10.13: Appointment for review
10.18: Reference to Court
10.19: Review officer’s decision
10.20: Enforcement of review officer’s decision
10.21: Repayment of charges
10.26: Appeal to judge
10.9: Reasonableness of retainer agreements and charges subject to review

Case Summary

Shreem Holdings Inc. (“Shreem”) and Deepak Kumar filed a request, pursuant to Rule 10.13(1), for a review of charges levied by the Applicant law firm with respect to legal services. Shreem argued before the Review Officer that the law firm agreed to a fixed fee retainer, with the fee capped at $15,000. The Review Officer determined that a reasonable fee for the legal services provided was $65,429.50. However, the Certificate of Review stated that due to a paucity of evidence, no ruling had been made as to what amount was still owing to the law firm. The Certificate of Review also stated that Shreem and Mr. Kumar denied being liable for the accounts, and that the Review Officer did not rule on issues of liability.

The Applicant law firm brought an Application pursuant to Rule 10.20(1)for an Order directing that the Review Officer’s Decision be entered as Judgment against Shreem and Mr. Kumar. Neither Party appealed the Certificate of Review.

Wakeling J. held that a Certificate of Review should not be entered as a Judgment if it did not have the effect of resolving the issues between the Parties. There is no utility in giving a Certificate of Review the status of a Judgment when it cannot be enforced. Rule 10.19, which sets out the issues a Review Officer may decide, does not provide that a Review Officer may adjudicate a claim that a lawyer agreed to accept a fixed fee, or determine the amount a client has already paid towards an account. It was not appropriate for the Court to enter the Certificate of Review as a Judgment against Shreem and Mr. Kumar because questions regarding the identity of the client, the fixed fee agreement, and the amount the client had already paid were in dispute. These unresolved issues in the Certificate of Review made its enforcement impossible.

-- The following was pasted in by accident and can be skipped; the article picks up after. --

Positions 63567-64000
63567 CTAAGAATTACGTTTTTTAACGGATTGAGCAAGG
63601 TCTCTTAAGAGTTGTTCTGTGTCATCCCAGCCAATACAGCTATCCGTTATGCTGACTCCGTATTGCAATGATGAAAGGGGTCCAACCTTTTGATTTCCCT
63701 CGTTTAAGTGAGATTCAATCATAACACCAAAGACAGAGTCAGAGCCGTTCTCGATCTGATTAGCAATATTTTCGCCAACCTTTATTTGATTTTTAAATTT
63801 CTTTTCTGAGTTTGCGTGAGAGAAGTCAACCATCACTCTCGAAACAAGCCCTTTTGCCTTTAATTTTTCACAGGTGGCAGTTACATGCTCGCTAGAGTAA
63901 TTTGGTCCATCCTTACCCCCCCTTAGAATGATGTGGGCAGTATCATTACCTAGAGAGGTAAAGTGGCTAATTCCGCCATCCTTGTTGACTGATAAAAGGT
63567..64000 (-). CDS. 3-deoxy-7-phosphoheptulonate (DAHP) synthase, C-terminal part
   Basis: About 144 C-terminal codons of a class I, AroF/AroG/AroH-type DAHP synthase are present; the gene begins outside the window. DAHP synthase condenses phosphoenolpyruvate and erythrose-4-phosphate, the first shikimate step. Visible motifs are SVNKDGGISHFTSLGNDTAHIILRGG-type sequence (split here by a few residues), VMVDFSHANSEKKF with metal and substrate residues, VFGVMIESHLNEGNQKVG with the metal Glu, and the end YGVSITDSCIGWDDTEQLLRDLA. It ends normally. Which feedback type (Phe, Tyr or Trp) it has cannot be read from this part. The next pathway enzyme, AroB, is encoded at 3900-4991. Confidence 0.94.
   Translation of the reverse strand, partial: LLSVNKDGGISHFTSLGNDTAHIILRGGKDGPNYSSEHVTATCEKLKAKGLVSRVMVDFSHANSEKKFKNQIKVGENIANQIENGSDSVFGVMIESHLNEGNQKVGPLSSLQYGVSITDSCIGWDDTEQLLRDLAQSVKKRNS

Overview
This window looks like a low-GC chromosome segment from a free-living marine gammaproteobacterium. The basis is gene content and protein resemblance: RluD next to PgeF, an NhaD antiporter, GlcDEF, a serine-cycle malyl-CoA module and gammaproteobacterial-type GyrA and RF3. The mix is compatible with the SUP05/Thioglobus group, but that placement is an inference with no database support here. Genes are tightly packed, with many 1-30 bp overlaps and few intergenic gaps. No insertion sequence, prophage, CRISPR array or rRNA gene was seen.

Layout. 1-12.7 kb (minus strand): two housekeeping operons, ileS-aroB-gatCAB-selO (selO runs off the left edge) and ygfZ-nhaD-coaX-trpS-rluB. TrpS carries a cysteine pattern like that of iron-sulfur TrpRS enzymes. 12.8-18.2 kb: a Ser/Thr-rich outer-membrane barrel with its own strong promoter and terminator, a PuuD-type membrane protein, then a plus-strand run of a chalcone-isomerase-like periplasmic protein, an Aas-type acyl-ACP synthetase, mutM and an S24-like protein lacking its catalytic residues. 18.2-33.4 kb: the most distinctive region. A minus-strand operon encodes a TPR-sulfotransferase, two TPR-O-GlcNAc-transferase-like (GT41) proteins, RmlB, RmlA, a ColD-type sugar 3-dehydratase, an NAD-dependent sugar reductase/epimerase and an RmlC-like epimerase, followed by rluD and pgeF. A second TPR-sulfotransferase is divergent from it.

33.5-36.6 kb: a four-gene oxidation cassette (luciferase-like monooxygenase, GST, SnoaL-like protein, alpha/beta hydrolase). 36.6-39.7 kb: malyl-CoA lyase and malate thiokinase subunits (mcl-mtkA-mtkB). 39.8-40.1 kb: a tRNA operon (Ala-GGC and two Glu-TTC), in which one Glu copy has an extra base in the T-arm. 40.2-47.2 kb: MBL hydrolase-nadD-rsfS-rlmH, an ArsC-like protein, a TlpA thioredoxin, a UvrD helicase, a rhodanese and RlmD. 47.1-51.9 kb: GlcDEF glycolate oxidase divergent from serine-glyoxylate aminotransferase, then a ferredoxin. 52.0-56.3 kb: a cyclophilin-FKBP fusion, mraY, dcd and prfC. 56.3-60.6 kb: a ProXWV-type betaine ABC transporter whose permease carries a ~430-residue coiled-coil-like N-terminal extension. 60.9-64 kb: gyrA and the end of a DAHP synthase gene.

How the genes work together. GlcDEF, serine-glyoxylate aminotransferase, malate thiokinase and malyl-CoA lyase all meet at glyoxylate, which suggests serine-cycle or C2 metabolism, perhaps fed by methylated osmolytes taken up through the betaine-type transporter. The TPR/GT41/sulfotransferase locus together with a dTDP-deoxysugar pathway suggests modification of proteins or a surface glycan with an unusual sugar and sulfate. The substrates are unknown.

Wakeling J. further held that although Rule 10.18(1) sets out the conditions under which a Review Officer may refer a question to the Court, it was unclear whether the Court had the jurisdiction to amend a Certificate of Review and delete the Review Officer’s qualifications.Wakeling J. held the appropriate course for the Review Officer would have been to refer the unresolved issues to the Court pursuant to Rule 10.18(1)(a). However, in its current state, the Certificate of Review did not resolve the dispute between the parties. As such, Wakeling J. dismissed the law firm’s Application and held that the Court should not exercise its discretion under Rule 10.20(1).

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